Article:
New Lancet health report lists how bad climate change can hit India
Climate change in India may further append malnutrition levels and exacerbate infections caused due to cholera, stated the Lancet Countdown Report 2019 on Health and Climate Change.
According to the findings, released November 13, 2019, the average yield potential of maize and rice declined almost 2 per cent in India since the 1960s.
Malnutrition was already responsible for two-thirds of deaths under the age of five in India.
“Besides, the average yield potential for both soybean and winter wheat has declined by over 1 per cent,” Richard Davies, a consultant with The Lancet, told Down To Earth.
The report, quoting a paper, claimed yields of four key crops — wheat, rice, maize and soyabean — would decrease globally by 6 per cent, 3.2 per cent, 7.4 per cent and 3.1 per cent respectively with rise by each degree Celsius rise in temperature.
Though under-nutrition continued to decline in south Asia, it was rising in other regions due factors including lack of access, availability and affordability. This can be exacerbated by climate change and change in crop yield potential, Davies said.
The report, from research by 35 global institutions, listed a number of ways climate change threatens fisheries and aquaculture:
- Sea-surface temperature rise
- More intense and frequent extreme-weather events
- Sea-level rise
- Ocean acidification
Fish provided a fifth of animal protein to 5.2 billion people, especially those in low-income and middle-income countries.
There will be a spike in various infections — cholera, gasteroentitis, wound infections and several others — in India due to because of increased sea surface temperature.
“Children will be among the most to suffer from the rise in infectious diseases — with climatic suitability for the Vibrio bacteria that cause cholera rising 3 per cent a year in India since the early 1980s,” the report said.
Mortality due to vector-borne diseases such as dengue will rise because of rising temperatures globally.
Pollution, heat stress
Not the childhood; climate change will continue to affect people lifelong.
Dangerous levels of outdoor fine particulate air pollution (PM 2.5) contributed to over 529,500 premature deaths in the country in 2016. More than 97,400 of these were from coal, the report said. Total energy supply from coal increased 11 per cent in India (2016-2018), it added.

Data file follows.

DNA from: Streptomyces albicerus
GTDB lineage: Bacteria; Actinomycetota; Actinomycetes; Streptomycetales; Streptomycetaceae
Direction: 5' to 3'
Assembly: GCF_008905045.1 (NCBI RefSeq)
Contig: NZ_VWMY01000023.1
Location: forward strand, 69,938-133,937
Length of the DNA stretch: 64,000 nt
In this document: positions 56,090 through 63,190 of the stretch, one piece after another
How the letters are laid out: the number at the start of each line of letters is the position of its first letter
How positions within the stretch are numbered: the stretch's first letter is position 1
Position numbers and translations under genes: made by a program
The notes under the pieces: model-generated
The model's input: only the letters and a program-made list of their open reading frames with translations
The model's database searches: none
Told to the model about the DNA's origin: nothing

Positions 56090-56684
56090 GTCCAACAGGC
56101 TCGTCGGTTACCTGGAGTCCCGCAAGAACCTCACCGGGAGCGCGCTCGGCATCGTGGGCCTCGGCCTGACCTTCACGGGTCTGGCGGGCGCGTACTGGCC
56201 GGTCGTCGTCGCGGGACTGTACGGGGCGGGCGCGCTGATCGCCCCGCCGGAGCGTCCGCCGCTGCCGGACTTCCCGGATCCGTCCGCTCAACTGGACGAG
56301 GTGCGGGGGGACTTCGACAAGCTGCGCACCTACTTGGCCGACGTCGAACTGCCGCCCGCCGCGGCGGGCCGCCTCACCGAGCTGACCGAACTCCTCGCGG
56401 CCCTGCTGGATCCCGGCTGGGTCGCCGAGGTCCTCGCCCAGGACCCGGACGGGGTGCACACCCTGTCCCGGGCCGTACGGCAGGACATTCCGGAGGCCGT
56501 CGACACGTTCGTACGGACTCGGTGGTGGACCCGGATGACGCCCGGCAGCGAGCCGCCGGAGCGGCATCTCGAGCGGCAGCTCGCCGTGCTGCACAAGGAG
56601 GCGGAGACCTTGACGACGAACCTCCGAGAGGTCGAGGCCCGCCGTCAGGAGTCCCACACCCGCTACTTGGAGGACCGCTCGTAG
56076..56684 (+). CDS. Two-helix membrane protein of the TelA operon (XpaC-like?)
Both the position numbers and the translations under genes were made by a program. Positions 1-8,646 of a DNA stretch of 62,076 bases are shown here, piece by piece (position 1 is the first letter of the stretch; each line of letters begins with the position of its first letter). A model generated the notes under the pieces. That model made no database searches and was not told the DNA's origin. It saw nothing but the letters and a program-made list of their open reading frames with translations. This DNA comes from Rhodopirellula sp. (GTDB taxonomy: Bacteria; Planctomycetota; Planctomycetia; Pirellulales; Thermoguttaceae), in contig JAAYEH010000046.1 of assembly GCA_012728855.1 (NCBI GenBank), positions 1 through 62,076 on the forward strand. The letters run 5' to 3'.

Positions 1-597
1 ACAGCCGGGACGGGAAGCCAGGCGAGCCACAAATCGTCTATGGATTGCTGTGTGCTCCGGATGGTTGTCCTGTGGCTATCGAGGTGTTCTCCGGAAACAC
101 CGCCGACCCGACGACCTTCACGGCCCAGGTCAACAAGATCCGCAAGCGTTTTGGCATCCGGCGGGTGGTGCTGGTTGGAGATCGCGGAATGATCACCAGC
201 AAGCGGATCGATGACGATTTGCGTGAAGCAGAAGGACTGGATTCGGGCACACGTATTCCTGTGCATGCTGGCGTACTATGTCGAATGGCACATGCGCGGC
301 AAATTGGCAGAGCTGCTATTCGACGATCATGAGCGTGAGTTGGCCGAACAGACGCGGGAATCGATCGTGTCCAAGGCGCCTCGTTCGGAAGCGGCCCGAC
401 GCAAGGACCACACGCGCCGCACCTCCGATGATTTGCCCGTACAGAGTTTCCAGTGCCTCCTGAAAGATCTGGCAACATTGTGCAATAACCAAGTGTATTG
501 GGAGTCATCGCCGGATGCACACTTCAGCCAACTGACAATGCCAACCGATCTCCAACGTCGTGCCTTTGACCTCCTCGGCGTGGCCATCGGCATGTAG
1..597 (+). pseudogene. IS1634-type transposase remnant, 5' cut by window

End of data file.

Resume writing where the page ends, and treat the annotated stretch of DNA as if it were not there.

Extreme heat will lead to 22 billion additional hours of work lost, the report warned citing Wet Bulb Globe Temperature (WBGT) measurement, which estimates productivity loss at 0.8-5 per cent with every degree Celsius rise in temperature beyond 24°C.
“Reduced labour productivity is often the first symptom of the health effects of heat, and, if not addressed, could lead to more severe health effects, such as heat exhaustion and heat stroke,” the report said.
According to National Weather Service of the US government, the WBGT is a measure of the heat stress in direct sunlight, which takes into account temperature, humidity, wind speed, sun angle and cloud cover (solar radiation). This differs from the heat index, which takes into consideration temperature and humidity and is calculated for shady areas.
Twenty-one million more Indians were exposed to wildfires — the highest in the 152 countries that registered an upward trend.
“The health effect of wildfires range from direct thermal injuries and death to the exacerbation of acute and chronic respiratory symptoms due to exposure to smoke,” the report added.
The elderly were particularly affected by heat. In 2018, there were 45 million additional heatwave exposures for them — one person aged 65 years or above being exposed to one heatwave.
Globally, the figure was more than 220 million, up 11 million from 2015. Northern and central Europe was the second-worst (31 million). Heatwaves were prominent across northeast Asia, affecting Japan, the Korean peninsula, and northern China.
Was India on path to meet the targets set by the Paris agreement?
“The Lancet Countdown does not track this, but UN Environment assesses countries’ contributions to the goals of the Paris Agreement. According to its 2018 Emissions Gap Report, India’s emissions will continue to increase based on its current commitment to the Paris Agreement,” Davies said.
The Lancet report termed global progress ‘inadequate’ and said opportunities were being lost.
“The Green Climate Fund is yet to receive projects specifically focused on improving climate-related public health despite the fact that in other forums leaders of small island developing states are recognising the links between health and climate change,” it noted. The report underscored that world was already struggling to cope with warming.
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